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Saturday, July 2, 2016
Moroccan who murdered former British Olympic diver Peter Tarsey and wife following mystery row is jailed for 31 years
A Moroccan painter who stormed the home of former British Olympic diver Peter Tarsey and his wife Jean and shot them both dead has been jailed for 31 years.
Mr Tarsey, known locally as David, and his wife Jean, were found cuddling each other on their sofa at their ex-pat home in Spain with single bullet wounds to their heads
Painter Driss Drizi, 63, reportedly confessed during questioning to shooting Mrs Tarsey in the face and Mr Tarsey in the neck after a row.
He was jailed after striking a deal with prosecutors by confessing to his crimes during a pre-trial court hearing.
He was facing a 42-year prison sentence if convicted of the pair’s March 26 2015 shotgun killings at trial.
Judge Jose Daniel Mira Perceval ended up jailing him for 15 years for each murder plus another year for illegal possession of a firearm after his plea bargain deal.
Mum-of-two Mrs Tarsey was shot first before her husband, a former engineer who competed in the 1956 Melbourne Olympics as well as the 1954 and 1958 Commonwealth Games, was murdered.
Drizi was arrested last September after an exhaustive police investigation into the murders in Xalo, near Benidorm.
Reports at the time said the immigrant, an acquaintance of David’s, had confessed during questioning to killing the couple, both 77, originally from west London, after a row.
The horrific nature of the shootings was laid bare in an indictment released by local state prosecutors in May when they revealed they were seeking a 42-year-prison sentence for Drizi.
They said he stormed back to the caravan where he lived after an argument with David to fetch an ORTGIES 7.65mm Browning pistol he kept hidden there before returning to the Tarseys’ home “with the intention of ending the couple’s lives.”
Revealing Mrs Tarsey was shot first in the face, local state prosecutors said in the indictment: “She was sat on the sofa and taking no part in the argument and had no way of reacting.
"It resulted in her husband David immediately turning towards her to try to protect her.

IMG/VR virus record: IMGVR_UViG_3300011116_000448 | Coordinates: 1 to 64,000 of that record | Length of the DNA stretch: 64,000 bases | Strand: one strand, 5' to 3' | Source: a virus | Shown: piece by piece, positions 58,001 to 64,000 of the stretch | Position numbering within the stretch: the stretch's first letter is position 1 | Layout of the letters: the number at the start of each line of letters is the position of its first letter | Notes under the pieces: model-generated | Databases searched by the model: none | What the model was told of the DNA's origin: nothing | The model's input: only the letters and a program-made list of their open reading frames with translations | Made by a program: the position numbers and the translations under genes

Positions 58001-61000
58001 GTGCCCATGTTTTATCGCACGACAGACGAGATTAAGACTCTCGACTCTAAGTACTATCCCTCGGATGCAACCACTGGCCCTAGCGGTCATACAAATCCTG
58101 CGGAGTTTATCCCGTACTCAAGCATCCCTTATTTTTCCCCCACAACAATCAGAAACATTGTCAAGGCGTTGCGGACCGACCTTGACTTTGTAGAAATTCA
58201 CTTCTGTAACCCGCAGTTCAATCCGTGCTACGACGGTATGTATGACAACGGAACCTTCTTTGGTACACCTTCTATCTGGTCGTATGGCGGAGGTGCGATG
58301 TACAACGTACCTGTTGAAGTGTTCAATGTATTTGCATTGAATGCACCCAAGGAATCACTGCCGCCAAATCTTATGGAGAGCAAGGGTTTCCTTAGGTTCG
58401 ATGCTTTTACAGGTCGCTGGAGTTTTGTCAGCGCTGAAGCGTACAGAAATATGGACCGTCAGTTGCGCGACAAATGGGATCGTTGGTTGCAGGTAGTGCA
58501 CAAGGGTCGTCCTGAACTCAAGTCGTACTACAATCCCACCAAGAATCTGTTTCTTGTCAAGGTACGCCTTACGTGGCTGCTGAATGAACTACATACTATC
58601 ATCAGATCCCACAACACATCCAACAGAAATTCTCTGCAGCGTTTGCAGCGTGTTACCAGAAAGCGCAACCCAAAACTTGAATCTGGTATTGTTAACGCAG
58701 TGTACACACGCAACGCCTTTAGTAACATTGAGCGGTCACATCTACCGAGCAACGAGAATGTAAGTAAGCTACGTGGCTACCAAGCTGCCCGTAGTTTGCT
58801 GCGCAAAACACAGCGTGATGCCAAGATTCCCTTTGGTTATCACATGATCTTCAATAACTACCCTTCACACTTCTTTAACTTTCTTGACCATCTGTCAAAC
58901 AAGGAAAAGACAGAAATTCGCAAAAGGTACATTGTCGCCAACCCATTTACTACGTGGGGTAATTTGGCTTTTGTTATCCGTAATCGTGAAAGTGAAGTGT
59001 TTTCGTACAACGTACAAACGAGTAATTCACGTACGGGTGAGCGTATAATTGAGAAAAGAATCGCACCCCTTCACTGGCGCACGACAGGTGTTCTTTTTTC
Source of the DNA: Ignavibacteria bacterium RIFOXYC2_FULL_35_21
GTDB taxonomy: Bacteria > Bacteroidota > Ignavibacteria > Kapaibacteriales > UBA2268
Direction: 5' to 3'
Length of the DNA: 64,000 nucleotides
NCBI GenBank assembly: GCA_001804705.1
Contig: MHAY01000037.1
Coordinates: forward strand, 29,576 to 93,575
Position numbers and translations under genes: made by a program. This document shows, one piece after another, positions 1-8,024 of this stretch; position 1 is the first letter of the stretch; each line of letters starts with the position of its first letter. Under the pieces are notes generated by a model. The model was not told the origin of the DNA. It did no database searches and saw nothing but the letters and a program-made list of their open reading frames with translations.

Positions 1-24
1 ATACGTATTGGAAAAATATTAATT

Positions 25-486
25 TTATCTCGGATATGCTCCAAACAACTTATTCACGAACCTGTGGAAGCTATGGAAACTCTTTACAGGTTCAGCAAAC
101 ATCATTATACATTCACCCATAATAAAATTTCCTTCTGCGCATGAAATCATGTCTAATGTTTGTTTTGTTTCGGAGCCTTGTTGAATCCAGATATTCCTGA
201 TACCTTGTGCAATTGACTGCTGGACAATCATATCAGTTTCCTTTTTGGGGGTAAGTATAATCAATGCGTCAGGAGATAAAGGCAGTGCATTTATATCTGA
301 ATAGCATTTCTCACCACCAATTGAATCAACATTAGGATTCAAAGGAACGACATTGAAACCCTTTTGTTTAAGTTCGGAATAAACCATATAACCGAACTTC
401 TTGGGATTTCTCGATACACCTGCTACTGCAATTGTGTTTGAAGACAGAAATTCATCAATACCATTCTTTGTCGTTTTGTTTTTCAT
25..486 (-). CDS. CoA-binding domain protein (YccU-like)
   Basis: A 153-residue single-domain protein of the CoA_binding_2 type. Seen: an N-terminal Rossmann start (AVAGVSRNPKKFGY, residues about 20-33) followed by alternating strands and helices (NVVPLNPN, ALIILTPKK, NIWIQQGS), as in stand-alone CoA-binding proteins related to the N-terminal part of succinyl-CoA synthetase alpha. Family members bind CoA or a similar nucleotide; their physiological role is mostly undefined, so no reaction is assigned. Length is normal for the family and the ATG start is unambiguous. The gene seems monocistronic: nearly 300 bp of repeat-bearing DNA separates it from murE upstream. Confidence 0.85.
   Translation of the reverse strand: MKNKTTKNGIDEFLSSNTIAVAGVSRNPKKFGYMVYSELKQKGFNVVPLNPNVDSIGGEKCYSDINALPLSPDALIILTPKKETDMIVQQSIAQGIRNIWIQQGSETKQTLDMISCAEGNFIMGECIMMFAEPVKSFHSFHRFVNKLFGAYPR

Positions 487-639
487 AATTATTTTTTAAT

“Whilst deprived of any possibility of defence, the accused shot him in the neck, causing the instantaneous deaths of both.”
Their bodies were discovered three days later when friends they were due to have Sunday lunch with raised the alarm. It was never made clear why the killer had argued with Mr Tarsey.
Drizi, who was due to be tried by a jury later this month, struck his deal during a pre-trial hearing at a court in Alicante on Wednesday.
He had been expected to plead guilty to manslaughter but not murder at the trial if it had gone ahead.
The written sentence confirming his 31-year jail term is understood to have been released yesterday.
As well as being sentenced to more than three decades in prison, Drizi has also been ordered to pay £125,000 to each of the Tarseys’ grown-up sons Alexei and Sascha.
Alexei, 50, a chef on a private yacht, revealed just before Drizi’s arrest how he was working in the Caribbean when he heard the news of his parents’ murder.
His brother called the boat and the call was put through to the kitchen.
Recalling the moment he was told the terrible news, he said: “I just knew something was up because my brother would very rarely call me on a satellite phone.
"I was shocked, I didn't know what to think or do. I wouldn't have been 100 per cent surprised if my father had died of natural causes, but to find out they had been murdered at home was extremely shocking. It was very, very unexpected.
"That was a Sunday evening. When I finally got to Spain on the Wednesday, my brother was already there and the investigation was apparently well under way.
"I don't know if it's properly sunk in even now. I think it will take quite a long time before we can digest what the hell has happened, and find out why.”
Expat Susan Keightley, 72, a friend of the couple who brought their Spanish villa in 1990, described them at the time as “lovely.”
She said: "Jean did a lot of work for charities, including one looking after abandoned dogs.
"David was always working in the garden.
"He'd been an Olympic diver and we used to dive into their pool from the garden wall.